Siana Genovska from EXPO ARTCO19 talks about the upcoming open-air art exhibition and the impact of foreigners on Bulgarian culture
Edited by Lindsay Martin.
Tell us about yourself. How have you become connected to the international community here in Sofia?
As a History of Art student at University College London, I’ve spent the last two years in an international community. I’ve learned the importance of diversity in perspectives when approaching any goal and how essential varied opinions and guidance are for representing an objective in its entirety. Whenever I come back to Sofia for an internship or to work on a project, such as this one, I reach out to the international community for involvement and support.
I am grateful to Nadezhda Rozeva, the person behind EXPO ARTCO19, for the opportunity to be part of yet another cultural exchange. When she invited me to get involved in the project, I was more than happy to join. Given the current global state of uncertainty and difficulties, her brave support for culture is truly inspiring and something anyone would be lucky to contribute to.
My main goal is to promote a cross-cultural understanding and exposure to the arts. I strongly believe that every project, no matter how big or small, has the potential to foster stronger relationships through multi-cultural exchange and working towards a common goal. This might be especially true when it comes to cultural happenings, which already have the aim of exposing people to a diversity of experiences and backgrounds.
What is EXPO ARTCO19 and its mission? What things are happening in September?
EXPO ARTCO19 is the largest and first of its kind open-air art exhibition in Bulgaria, which will be held on September 26-27, 2020 (Saturday and Sunday) on Platform A6 of the National Palace of Culture.
Artists unknown before the pandemic, along with renowned ones, and members of the group “Buy art, support an artist,” will present for the first time a real and living picture of contemporary Bulgarian art. The collision of creative energies, as well as, the meeting of artists with connoisseurs of art, will lead to new incentives for both creating and buying art. The event aims to shed light on the changes happening in the art world and beyond, to involve visitors in creating, selling and buying art. And this is especially important both for developing and supporting profiled galleries and the art market in our country.
The aim is exposure: of artists to art lovers, of the Bulgarian art scene to the world, and of people and their stories to other people.
In your opinion, how can the international community contribute to the art landscape in Bulgaria?
International communities in Bulgaria are an integral part of our society and as such, their individual experiences become imprinted on our culture. Art is a way to generate unity through sharing and, in return, relating to experiences. Our society has a history of struggling with unity and acceptance of the “different,” and art can serve as a catalyst of changing such dynamics. We speak of (re)construction of landscapes, based on the assumption that foreigners amplify cultural diversity and trigger or accelerate cultural change in society.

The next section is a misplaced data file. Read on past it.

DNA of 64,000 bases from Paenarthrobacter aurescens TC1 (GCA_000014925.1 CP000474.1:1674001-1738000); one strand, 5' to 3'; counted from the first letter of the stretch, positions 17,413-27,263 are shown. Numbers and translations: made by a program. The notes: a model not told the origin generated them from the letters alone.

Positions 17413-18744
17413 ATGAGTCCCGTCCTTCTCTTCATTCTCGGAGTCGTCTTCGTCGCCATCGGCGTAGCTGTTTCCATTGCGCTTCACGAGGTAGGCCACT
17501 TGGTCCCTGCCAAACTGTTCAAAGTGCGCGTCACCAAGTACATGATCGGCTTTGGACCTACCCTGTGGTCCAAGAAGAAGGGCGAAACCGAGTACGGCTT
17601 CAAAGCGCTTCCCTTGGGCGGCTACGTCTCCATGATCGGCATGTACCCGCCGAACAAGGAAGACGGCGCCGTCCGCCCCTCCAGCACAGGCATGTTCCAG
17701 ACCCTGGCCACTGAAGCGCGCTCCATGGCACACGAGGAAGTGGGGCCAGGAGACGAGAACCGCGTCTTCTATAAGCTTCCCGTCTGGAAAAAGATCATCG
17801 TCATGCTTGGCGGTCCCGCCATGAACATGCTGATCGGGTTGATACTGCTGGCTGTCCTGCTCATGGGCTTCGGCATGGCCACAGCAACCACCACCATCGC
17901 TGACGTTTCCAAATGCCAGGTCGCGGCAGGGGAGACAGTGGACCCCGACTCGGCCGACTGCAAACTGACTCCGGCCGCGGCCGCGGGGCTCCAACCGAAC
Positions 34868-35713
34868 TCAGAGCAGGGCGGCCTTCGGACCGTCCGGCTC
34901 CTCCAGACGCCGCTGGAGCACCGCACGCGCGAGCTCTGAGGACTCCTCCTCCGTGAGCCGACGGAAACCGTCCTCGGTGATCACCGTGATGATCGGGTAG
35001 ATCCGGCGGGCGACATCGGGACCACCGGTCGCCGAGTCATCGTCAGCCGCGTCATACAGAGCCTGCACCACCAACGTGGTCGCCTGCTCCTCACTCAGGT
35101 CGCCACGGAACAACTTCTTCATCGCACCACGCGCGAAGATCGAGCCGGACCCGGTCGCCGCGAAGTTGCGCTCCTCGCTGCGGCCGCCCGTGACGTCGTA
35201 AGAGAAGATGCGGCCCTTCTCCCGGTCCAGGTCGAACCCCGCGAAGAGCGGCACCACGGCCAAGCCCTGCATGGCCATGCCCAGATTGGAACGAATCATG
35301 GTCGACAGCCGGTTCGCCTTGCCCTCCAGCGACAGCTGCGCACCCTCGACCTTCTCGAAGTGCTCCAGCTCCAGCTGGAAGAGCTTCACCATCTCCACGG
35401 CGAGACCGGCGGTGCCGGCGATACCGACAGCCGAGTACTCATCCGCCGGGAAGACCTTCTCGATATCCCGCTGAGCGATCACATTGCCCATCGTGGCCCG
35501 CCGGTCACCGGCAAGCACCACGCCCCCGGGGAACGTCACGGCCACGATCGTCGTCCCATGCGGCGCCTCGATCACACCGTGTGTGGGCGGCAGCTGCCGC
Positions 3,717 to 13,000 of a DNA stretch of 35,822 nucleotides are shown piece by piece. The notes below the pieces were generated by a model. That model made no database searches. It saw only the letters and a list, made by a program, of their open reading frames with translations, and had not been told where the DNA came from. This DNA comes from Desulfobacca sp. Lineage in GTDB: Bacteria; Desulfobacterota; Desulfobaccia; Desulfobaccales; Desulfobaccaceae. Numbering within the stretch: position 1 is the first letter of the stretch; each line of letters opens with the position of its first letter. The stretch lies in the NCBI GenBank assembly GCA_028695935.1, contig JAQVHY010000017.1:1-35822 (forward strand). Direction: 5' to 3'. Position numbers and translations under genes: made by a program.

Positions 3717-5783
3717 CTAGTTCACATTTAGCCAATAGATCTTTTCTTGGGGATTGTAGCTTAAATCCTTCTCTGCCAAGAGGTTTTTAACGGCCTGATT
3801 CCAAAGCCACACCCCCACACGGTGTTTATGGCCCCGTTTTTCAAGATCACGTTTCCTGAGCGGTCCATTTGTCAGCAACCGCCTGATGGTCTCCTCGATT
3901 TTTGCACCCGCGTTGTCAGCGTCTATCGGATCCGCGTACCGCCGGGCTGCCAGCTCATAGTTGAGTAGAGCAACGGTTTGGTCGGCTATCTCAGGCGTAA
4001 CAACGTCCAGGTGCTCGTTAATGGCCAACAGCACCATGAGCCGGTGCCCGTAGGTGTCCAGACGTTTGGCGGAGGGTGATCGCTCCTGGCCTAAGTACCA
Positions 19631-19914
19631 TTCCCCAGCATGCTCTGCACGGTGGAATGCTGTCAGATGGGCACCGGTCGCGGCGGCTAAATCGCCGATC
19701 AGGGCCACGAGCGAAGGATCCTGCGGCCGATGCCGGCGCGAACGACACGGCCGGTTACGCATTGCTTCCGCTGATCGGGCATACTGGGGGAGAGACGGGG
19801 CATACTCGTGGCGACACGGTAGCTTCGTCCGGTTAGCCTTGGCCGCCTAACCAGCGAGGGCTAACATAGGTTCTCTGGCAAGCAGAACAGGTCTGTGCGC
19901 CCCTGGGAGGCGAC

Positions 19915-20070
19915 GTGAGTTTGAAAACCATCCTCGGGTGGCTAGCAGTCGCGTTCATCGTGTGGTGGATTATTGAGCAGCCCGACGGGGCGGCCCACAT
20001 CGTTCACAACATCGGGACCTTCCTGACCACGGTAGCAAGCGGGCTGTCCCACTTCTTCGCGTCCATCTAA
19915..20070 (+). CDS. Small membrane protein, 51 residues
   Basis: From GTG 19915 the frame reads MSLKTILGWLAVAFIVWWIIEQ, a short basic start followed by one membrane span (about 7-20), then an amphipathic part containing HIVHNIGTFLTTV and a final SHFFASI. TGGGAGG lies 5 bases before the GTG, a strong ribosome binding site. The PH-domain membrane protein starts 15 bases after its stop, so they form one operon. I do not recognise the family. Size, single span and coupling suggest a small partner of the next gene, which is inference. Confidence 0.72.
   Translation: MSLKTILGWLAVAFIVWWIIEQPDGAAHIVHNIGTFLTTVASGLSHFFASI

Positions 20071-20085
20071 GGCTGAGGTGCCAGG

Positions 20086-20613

The contribution of the international community to the local art landscape, either through participating in such projects or simply promoters of a common goal, is essential for creating a multicultural and diverse comprehension of the arts.
The pandemic played the role of a catalyst to change that had already begun in the art scene. Previously, we relied more on personal contact with artists in galleries or studios. Many authors have now realized that they can now sell online on one platform or another. Globally, new technologies give unlimited access to many of the world’s collections of museums, galleries, online art halls, and all of this has become available in real-time at the click of a button. Now it’s the time to take advantage of the greater access to the arts, strengthen communities, and share stories.
What’s the impact you see that foreigners make in Sofia and Bulgaria nowadays?
In my honest opinion, when it comes to culture, foreigners create pathways for exposure previously unavailable. Historically, Bulgaria has been through a few exposure-limiting regimes, which have left their mark on our perception of and openness to the new and unfamiliar. Therefore, solidifying different perspectives is essential for breaking free from years of imposed convention. I strongly believe it is worth exploring how knowledge of different cultures can improve creative performance and engagement with the other.
What would be your piece of advice to a newcomer here?
Reach out, share, get involved, contribute. Everything you do as part of a community matters when it comes to broadening one’s horizons through the exchange of experiences. Any cultural and artistic diffusion of ideas brings about change in the ethnocultural mosaic. It is a twofold process that leads to the individual as well as societal development.